Liked by 2 people

    • We felt the same way about his social skills. John Sebastian was genuine and a nice fellow. He said he had never had a Dairy Queen cone since he grew up in New York City, and was a city boy. He thought small town Texas was a hoot and we agreed. That scenerio could never happen today. People were a bit more trusting back then. Yep, we knew the entire encounter sounded like a load of it, that’s why we never told anyone but our closest friends. Thanks for reading.

      Liked by 3 people

  2. Enjoyed this. Serendipity. I had similar experience with The Ventures. Will have to write about it someday.

    Liked by 1 person

  3. Wow. Talk about surprising encounters. Horses, a Dairy Queen, Plano, The Beach Boys, The Lovin’ Spoonful, British singers…amazing. Not to make you feel old but, I wasn’t even born, yet (I would show up in late August).

    Did you keep in touch with Ron Miller and, what happened to The Blue Dolphins?

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    • Thanks for jumping in. No, we lost track of Ron after his move to San Diego. The Blue Dolphins became the Orphans in 1967-69 and continued as one of the top rock bands in Texas. We had a good run but disbanded in late 69. Our keyboard player moved to CA to live in a commune and of course higher education called a few of us, so it was a disjointed demise, as most bands are. That day was surreal. Who would have thunk it.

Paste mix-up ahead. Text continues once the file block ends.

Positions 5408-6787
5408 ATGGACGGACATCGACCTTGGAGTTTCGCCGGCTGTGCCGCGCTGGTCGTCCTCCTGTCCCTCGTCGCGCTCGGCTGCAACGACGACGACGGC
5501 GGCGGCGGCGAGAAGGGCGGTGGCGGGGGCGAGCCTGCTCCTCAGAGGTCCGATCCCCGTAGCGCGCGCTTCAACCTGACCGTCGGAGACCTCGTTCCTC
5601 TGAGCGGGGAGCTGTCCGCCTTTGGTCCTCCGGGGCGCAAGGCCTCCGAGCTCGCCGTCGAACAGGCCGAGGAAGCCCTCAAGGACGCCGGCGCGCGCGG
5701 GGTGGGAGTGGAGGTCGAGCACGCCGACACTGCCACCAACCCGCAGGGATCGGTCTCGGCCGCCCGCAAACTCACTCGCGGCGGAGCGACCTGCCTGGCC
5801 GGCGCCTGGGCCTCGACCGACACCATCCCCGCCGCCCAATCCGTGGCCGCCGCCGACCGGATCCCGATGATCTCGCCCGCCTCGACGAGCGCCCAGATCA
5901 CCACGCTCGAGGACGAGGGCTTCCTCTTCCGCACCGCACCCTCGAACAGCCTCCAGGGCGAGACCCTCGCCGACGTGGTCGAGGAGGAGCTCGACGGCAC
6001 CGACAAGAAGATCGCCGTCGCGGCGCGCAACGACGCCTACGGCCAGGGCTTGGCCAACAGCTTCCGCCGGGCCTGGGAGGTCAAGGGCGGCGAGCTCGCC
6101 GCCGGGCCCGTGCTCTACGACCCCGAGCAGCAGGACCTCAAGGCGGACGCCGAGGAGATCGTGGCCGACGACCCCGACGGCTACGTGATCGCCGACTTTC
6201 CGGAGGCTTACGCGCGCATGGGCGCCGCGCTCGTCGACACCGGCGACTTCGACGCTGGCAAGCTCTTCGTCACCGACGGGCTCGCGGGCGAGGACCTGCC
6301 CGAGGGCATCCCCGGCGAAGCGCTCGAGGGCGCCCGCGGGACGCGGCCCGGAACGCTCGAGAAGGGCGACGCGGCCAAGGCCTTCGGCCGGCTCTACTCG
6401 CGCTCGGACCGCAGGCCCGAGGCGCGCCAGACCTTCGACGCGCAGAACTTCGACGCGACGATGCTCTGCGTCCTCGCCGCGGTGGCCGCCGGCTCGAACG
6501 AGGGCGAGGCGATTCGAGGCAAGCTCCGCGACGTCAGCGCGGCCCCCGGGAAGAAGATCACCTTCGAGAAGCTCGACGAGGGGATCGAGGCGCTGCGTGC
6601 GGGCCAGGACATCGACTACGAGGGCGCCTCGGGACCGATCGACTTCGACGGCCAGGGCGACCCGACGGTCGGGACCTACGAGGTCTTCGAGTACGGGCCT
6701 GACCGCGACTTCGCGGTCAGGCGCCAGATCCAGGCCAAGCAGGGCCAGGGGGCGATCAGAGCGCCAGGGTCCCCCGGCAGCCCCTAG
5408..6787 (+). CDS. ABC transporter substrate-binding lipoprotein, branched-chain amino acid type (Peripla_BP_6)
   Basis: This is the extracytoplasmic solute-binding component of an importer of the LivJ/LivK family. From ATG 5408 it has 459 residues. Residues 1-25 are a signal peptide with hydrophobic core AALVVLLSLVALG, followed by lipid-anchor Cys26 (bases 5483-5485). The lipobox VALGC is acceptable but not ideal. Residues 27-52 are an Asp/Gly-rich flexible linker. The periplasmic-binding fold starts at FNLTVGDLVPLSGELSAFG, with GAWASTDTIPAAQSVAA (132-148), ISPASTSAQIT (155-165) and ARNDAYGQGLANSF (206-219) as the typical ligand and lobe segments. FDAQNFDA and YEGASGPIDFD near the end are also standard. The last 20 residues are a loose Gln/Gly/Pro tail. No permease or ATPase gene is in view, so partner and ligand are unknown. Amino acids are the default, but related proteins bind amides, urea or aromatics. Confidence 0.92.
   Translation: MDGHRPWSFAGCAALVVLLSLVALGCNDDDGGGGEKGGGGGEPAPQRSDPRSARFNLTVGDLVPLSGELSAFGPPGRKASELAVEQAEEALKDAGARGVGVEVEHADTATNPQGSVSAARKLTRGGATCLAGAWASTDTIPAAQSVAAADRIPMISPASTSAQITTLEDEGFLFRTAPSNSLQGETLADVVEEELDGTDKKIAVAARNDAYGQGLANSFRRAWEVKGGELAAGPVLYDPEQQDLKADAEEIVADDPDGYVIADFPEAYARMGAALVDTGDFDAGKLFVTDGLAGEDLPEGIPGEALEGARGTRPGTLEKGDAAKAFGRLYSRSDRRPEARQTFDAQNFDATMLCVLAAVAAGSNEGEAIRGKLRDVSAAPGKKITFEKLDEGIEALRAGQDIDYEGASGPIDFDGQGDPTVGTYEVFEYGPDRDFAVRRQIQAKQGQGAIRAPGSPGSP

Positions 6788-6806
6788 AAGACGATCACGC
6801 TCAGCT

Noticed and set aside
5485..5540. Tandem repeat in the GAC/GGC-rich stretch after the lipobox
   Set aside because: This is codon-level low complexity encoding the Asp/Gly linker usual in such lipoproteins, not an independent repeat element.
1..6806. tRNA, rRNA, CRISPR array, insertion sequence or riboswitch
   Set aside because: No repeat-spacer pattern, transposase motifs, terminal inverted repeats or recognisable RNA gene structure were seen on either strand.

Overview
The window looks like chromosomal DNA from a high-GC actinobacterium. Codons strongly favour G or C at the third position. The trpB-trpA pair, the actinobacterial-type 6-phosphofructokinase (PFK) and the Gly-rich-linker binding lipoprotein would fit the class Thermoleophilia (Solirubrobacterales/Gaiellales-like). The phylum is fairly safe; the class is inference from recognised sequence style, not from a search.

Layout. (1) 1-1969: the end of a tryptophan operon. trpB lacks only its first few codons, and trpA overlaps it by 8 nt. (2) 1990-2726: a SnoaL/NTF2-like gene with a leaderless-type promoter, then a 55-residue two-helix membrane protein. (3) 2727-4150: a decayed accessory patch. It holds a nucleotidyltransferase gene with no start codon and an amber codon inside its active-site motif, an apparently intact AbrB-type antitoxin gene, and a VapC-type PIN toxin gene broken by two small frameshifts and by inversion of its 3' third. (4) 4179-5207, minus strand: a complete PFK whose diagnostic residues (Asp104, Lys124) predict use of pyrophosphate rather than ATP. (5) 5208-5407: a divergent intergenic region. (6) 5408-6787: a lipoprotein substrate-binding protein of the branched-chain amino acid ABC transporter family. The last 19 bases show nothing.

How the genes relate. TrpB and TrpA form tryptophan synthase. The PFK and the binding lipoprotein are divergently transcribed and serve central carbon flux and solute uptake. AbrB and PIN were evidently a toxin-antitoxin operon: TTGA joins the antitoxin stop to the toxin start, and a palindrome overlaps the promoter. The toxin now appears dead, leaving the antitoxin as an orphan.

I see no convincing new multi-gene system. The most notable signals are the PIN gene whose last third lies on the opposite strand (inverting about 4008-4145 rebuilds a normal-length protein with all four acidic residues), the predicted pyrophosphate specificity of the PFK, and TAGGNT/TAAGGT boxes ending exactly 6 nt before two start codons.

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      • I wonder if your band will show up in searches on the web. Did you maintain a website?

        Still talk to any of the previous members (except Ron)?

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      • We did show up for a while under The Orphans and then when we changed our name to The ATNT over a copy right dispute. Search Flower Fair 1968 Dallas Texas. We played there with a big lineup of rock bands under the name of ATNT. There are two interviews on my blog about those days, one from Garage Bands.com and one from Big D 60s by Gene Fowler. Both give a lot of history for those times. We are also in a rock documentary called “Teen A Go Go” on Netflix and Amazon, and was produced by Mark Nobles. Three guys sitting on a stage being interviewed. I am the one in the middle, the greay haird guy with a blue print shirt. DFW was a huge rock scene in the 60s, second only to LA, but most people don’t know that.

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  4. badfinger20 (Max) on said:

    Great story Phil! That just reinforces what I think about Mike Love. So cool that John was that open.

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    • We hardly knew about the Lovin Spoonful at that time. Do You Believe In Magic was their big hit on top 40 AM, and of course the Beach Boys had been dominating the box for years. Sebastian was not only cool, but excited to see a small Texas town. He was facinated by the entire hour he spent with us. He did remark that the Dairy Queen cone was the best ice cream ever because they didn’t have them in New York. I look back on the encounter and realize that it was a risky thing for him to do, driving away with 3 guys in a rural area. I can only imagine what his bandmates thought, would they bring him back? It was all innocent. Sort of like the 60s up until Charlie Manson ruined the party for everyone. I did become a fan and our band even learned a few of their songs.

      Liked by 1 person

  5. Great story, but what does lollygagging mean?